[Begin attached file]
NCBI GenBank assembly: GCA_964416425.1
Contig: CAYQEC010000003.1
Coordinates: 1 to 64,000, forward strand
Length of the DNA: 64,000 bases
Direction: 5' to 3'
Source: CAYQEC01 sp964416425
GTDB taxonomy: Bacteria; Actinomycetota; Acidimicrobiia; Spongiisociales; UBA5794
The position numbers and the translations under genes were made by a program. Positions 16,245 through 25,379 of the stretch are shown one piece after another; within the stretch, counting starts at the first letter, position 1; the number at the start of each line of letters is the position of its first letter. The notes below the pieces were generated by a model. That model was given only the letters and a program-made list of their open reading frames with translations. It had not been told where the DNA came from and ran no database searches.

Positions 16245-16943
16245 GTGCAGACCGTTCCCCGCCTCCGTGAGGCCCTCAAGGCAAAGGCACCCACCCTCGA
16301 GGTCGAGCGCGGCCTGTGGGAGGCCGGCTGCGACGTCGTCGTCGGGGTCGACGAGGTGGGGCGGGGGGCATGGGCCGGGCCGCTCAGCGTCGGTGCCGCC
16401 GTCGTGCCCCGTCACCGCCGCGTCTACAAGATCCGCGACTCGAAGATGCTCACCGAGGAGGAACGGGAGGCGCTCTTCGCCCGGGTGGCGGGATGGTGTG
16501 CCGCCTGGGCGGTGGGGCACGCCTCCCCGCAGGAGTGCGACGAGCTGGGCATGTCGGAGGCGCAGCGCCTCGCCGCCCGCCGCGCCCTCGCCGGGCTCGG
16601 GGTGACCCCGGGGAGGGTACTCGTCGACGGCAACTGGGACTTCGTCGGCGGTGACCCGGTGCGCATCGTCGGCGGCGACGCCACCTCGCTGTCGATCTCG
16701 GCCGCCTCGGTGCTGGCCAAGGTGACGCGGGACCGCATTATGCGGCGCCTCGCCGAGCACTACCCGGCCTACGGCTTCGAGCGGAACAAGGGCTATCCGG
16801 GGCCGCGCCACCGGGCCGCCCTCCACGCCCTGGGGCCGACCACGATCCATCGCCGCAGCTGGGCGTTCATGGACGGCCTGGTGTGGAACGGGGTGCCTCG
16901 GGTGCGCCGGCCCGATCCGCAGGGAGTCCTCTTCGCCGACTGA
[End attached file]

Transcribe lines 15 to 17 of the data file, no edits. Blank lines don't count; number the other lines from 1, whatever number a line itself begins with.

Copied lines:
16701 GCCGCCTCGGTGCTGGCCAAGGTGACGCGGGACCGCATTATGCGGCGCCTCGCCGAGCACTACCCGGCCTACGGCTTCGAGCGGAACAAGGGCTATCCGG
16801 GGCCGCGCCACCGGGCCGCCCTCCACGCCCTGGGGCCGACCACGATCCATCGCCGCAGCTGGGCGTTCATGGACGGCCTGGTGTGGAACGGGGTGCCTCG
16901 GGTGCGCCGGCCCGATCCGCAGGGAGTCCTCTTCGCCGACTGA